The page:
this may sound like a really amateur question but I'm trying to resize some images to dimensions in centimetres (10cm height x 15cm width to give you an idea), but upon changing two photos to the same centimetre dimensions, I notice they have completely different pixel dimensions? Am I doing it wrong or is this meant to be this way. Thanks

  • Are you Resampling when you change dimensions?
    – Scott
    Commented Jul 30, 2015 at 18:20
  • Yes, as I can't achieve 10x15cm when I uncheck resample because it automatically changes the sizes based on whatever I put in
    – Ali
    Commented Jul 30, 2015 at 18:22
  • You can print an image at a certain size, and an image can have a certain number of pixels. If your images have different pixel dimensions at the same physical size it simply means that one image contains fewer pixel in the first place.
    – DA01
    Commented Jul 30, 2015 at 19:40
  • Is the resolution the same between the images?
    – Hanna
    Commented Jul 30, 2015 at 22:27

2 Answers 2


Simple ratio: PPI = Pixels per inch

Same centimeters with different number of pixels mean different densities of said pixels. The denser the pixels, the highest the quality (resolution). So one of your images might be 72ppi while the other might be 300ppi.

  • One image resized to 10x15 turns out like this prntscr.com/7yxa08 - the other turns out like this: prntscr.com/7yxanl
    – Ali
    Commented Jul 30, 2015 at 18:21
  • I specified 72 PPI on both images when resizing, yet they still have different dimensions in pixels, will they both print 10x15cm ?
    – Ali
    Commented Jul 30, 2015 at 18:21

First understand that resolution + width + height = Print size.

You can't change the left side of the equation and expect the right side to stay the same. From the sound of things you are trying to alter the width, height, and resolution but retain the print size. That's why you are struggling.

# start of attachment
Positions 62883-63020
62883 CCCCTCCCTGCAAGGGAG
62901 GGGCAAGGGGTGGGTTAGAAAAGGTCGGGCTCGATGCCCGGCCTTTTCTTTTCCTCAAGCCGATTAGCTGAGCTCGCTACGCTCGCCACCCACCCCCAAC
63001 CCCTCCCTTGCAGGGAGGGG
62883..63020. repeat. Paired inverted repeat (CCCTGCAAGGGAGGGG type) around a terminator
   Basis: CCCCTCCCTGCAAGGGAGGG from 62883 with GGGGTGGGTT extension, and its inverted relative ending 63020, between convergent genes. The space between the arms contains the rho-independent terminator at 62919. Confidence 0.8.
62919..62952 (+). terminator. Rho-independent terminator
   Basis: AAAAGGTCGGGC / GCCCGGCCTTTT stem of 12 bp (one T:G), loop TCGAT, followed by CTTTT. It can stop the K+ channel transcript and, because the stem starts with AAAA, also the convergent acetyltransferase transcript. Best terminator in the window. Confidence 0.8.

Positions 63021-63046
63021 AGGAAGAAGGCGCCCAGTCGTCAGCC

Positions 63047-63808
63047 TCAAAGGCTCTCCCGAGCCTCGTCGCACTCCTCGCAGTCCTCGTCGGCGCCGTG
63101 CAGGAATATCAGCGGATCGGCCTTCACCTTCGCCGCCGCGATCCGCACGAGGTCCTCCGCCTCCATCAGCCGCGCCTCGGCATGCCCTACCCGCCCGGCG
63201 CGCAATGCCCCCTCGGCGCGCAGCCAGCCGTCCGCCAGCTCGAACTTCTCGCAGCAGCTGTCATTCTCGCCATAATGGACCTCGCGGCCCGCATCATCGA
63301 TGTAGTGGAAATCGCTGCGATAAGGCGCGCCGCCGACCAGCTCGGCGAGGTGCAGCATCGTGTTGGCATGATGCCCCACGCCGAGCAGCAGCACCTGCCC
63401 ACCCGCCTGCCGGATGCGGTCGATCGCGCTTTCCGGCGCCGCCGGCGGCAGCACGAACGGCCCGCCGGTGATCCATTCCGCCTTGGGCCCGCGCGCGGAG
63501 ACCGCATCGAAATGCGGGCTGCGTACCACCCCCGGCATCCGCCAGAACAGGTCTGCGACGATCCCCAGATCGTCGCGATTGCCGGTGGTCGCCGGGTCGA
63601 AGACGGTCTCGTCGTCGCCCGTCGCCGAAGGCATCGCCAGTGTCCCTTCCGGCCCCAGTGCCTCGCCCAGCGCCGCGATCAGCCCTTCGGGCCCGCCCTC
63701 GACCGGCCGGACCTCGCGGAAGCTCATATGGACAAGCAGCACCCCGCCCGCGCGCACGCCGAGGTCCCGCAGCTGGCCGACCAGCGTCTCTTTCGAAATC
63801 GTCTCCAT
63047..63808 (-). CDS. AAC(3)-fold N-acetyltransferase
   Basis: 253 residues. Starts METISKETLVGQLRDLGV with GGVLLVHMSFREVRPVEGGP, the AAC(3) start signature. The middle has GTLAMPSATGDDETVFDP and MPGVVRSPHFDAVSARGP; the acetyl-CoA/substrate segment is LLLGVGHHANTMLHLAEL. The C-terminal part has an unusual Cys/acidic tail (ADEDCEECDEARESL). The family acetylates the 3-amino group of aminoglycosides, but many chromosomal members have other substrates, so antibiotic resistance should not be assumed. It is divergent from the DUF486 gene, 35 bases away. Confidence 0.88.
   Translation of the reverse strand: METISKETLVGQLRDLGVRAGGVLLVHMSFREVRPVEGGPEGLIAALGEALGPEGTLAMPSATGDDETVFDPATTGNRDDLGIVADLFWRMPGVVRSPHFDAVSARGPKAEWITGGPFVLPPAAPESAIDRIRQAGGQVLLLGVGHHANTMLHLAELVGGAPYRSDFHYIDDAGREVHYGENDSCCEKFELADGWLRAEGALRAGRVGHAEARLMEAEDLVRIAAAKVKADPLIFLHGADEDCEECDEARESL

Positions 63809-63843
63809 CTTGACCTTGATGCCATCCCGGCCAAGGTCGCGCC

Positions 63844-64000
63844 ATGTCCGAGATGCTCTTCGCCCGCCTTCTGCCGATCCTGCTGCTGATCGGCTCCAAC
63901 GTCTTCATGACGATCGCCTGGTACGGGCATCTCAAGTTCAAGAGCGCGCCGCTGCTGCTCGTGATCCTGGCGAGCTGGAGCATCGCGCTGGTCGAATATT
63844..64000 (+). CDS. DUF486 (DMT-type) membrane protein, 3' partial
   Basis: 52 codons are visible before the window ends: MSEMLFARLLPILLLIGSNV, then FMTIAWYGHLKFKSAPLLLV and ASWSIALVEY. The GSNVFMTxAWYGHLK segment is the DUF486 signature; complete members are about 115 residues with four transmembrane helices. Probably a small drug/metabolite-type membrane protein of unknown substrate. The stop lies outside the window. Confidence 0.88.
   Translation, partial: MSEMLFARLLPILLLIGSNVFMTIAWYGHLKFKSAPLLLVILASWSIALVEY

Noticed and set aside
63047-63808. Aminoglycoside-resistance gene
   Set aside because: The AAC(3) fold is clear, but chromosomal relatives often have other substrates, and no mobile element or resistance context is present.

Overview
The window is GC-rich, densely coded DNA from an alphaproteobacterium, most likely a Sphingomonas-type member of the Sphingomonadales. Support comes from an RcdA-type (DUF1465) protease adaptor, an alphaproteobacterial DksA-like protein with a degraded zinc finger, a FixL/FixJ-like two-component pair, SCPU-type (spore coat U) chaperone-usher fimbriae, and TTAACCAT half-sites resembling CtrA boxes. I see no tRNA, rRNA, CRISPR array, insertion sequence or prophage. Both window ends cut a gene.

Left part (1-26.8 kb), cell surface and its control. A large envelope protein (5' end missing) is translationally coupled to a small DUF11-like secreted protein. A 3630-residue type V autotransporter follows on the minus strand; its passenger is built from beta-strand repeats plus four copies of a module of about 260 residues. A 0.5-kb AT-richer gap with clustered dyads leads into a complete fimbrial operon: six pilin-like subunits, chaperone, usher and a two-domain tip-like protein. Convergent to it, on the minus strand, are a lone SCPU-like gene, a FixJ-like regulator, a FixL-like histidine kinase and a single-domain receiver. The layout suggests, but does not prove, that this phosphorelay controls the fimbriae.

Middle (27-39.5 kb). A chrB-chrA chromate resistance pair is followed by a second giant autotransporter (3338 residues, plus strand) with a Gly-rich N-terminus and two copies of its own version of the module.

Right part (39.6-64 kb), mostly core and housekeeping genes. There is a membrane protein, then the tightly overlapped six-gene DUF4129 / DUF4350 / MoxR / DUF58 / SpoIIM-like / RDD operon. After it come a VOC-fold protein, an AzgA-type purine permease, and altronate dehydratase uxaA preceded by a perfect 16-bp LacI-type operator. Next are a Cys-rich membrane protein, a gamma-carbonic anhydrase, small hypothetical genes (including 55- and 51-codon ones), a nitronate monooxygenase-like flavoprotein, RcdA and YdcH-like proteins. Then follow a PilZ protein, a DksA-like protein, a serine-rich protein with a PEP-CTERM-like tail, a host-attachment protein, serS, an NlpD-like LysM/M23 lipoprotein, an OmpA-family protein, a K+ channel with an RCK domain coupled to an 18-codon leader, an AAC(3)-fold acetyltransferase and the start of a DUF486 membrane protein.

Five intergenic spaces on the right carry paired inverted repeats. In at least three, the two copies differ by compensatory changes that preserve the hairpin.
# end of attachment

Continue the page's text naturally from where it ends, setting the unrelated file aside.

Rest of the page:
If you are not printing these images, the resolution field means nothing. See Here

If you are intending to print these images, then you want a minimum of 240PPI in the resolution field and you do not want to Resample when changing the width and height. This often means you get a width and height (print size) which is different than you anticipate.

When you uncheck the Resample option and subsequently alter the Resolution of an image, Photoshop does not generate new pixels (interpolation). It merely changes the density of the existing pixels in the image. This is done to keep the image quality the same. However, in order to do this the width and height must change to match the new pixel density of the image.

You can do what you are trying to do. However, it is not recommended for print-destined images, and you have to do it in 2 stages....

WARNING: This often results in low quality images.

  • Image > Image Size check Resample and set the Resolution to 240PPI. Then click OK.
  • Image > Image Size uncheck Resample and input the width and height you want. Then click OK.

This will get you images at the dimensions you want and the resolution you want. However, chances are very high that the images will not look as good as you think they will. Doing this often results in degradation of the image overall.

WARNING: This often results in low quality images.

While I point out the steps above, you should reexamine the images afterward to ensure they still appear suitable for reproduction. These steps are inherently bad to perform on most print-destined images.

  • Why the down vote?
    – Scott
    Commented Jul 30, 2015 at 19:53

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